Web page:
EL: The minute I announced I’d gone vegan, I got a loud and enthusiastic welcome from the vegan community. It gave me incredible access to people and organizations who were extremely generous and forthcoming in sharing their experience and resources. That’s one of the best things about going vegan, the supportive spirit. The energy and passion I witnessed in all these people responding to me inspired me to pursue activism because I loved their idealism and determination to help the most vulnerable beings. I wanted to help get their message out there.

VO: The idea behind Kinder Beauty is amazing! What is the curation process like for each cruelty-free beauty subscription box?

EL: Each curation is a combination of our favorite partners, products we know our subscribers would love, and products that are currently trending in clean beauty to allow our subscribers to have the most well-rounded and relevant unboxing experience. We are grateful to have worked with incredible brands such as 100% Pure, Earth Harbor, OSEA, Kopari, and Au Naturale Cosmetics.

VO: What are some of your all-time favorite vegan beauty products to use?

EL: Inika’s Curvy Lash Mascara—I’ve worn that every day for years! Lately I’ve been loving Elikya Beauty’s blue eyeliner. It’s a striking electric blue that gives a boring everyday makeup look a bit of an edge. I love a red lipstick and go to Folly Fire for that. It’s SO rare to find a nice red lipstick without carmine, but they’ve nailed it. For hair, I’m devoted to IGK’s Beach Club Texture Spray. It gives so much volume and texture to fine-haired people like myself. But honestly, the best beauty secret I have is eating lots of plants! Dairy was playing havoc with my skin and adding in all these nuts and seeds made my hair healthier.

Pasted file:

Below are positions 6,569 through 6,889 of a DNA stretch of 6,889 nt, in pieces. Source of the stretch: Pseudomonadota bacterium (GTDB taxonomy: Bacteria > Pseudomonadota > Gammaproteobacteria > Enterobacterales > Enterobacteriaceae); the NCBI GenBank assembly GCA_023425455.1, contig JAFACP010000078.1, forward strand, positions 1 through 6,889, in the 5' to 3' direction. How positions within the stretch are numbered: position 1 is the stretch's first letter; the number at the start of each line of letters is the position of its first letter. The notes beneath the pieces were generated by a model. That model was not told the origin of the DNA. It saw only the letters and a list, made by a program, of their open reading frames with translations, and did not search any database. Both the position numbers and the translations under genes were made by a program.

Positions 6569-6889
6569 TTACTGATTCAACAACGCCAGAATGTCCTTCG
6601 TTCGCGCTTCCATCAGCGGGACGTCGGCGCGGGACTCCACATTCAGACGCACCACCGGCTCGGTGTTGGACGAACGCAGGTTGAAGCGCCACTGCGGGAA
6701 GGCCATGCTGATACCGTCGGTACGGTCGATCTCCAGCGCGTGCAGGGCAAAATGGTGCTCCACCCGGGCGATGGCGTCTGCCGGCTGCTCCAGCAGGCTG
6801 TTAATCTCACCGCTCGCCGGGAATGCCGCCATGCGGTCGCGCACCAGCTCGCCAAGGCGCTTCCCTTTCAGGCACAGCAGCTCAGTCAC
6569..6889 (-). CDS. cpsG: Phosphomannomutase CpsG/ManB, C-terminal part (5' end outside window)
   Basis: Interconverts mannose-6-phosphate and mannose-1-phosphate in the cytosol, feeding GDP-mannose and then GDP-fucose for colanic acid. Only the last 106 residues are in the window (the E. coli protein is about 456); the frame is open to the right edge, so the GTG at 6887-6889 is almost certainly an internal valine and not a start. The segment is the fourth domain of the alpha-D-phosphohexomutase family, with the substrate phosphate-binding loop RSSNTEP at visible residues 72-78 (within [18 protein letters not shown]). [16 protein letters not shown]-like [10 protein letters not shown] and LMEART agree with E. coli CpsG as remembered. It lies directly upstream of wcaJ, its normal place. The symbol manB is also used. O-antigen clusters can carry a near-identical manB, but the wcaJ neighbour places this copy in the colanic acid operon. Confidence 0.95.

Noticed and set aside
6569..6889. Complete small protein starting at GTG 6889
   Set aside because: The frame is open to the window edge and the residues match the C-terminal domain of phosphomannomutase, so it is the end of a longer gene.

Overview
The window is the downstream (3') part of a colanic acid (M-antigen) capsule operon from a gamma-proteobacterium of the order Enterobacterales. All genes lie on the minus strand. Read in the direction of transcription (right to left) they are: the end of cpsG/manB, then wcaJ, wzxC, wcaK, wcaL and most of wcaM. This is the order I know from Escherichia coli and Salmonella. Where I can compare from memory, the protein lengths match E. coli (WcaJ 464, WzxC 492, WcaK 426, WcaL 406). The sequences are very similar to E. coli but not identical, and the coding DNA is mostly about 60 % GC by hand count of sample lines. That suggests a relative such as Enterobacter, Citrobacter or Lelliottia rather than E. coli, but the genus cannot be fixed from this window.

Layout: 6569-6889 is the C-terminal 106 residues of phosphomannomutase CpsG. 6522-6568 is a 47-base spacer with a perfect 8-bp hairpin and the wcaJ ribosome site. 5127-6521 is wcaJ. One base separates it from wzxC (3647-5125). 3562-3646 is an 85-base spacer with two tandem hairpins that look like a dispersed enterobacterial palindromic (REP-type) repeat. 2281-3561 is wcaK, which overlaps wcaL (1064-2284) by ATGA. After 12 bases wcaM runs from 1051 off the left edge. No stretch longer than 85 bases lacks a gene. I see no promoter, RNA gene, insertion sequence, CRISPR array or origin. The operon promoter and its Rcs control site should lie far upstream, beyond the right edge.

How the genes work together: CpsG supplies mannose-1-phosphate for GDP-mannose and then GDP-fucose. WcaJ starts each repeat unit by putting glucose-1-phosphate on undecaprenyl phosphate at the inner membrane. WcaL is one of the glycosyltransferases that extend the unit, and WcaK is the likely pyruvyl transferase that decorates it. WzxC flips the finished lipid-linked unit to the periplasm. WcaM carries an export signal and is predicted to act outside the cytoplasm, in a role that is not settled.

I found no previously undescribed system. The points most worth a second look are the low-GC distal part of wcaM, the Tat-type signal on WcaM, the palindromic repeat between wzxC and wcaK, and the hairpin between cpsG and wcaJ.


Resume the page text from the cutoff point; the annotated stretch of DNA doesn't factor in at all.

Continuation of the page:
VO: Let’s talk about podcasts! You have two, right? We’d love to learn more about what you discuss in each series.

EL: Yes! The ChickPeeps was my first vegan project. I’d started to share my vegan lifestyle openly on Instagram and noticed I was being asked over and over to share tips on transitioning to a vegan lifestyle. I tried to answer the questions in comments and DMs until I realized it would be more beneficial to open the conversation to a wider community. I recruited three friends to co-host with me to explore vegan issues and news stories, as well as to interview activists and advocates we admired. A Little Kinder is a project of Kinder Beauty. Kinder Beauty is a mission-focused business, so it felt natural for us to start a podcast that discussed the deeper values we hold.

VO: If there’s one thing you wish non-vegans knew about veganism, what would that be?

EL: It’s a choice that is willfully made. I always correct non-vegans when they ask me, “You can’t eat this, can you?” because there’s an important difference between “can’t” and “won’t.” “Can’t” implies something forbidden. It suggests veganism is defined by what you don’t eat, rather than what you do. It’s important that people are shown veganism can be delicious, abundant, and creative.

Allie Mitchell

Allie Mitchell


When Allie responded to an Instagram post on @vegoutlosangeles a few years ago, she had no idea she’d join the coolest vegan team on the planet. An Austin native, actress, yogi, and part-time sword fighter (don’t ask!), Allie is on a mission to live her best life and inspire others to do the same. She graduated from Hussian College In Studio with a B.F.A. in Contemporary Musical Theatre + Film and currently acts, writes, and eats her way through Los Angeles.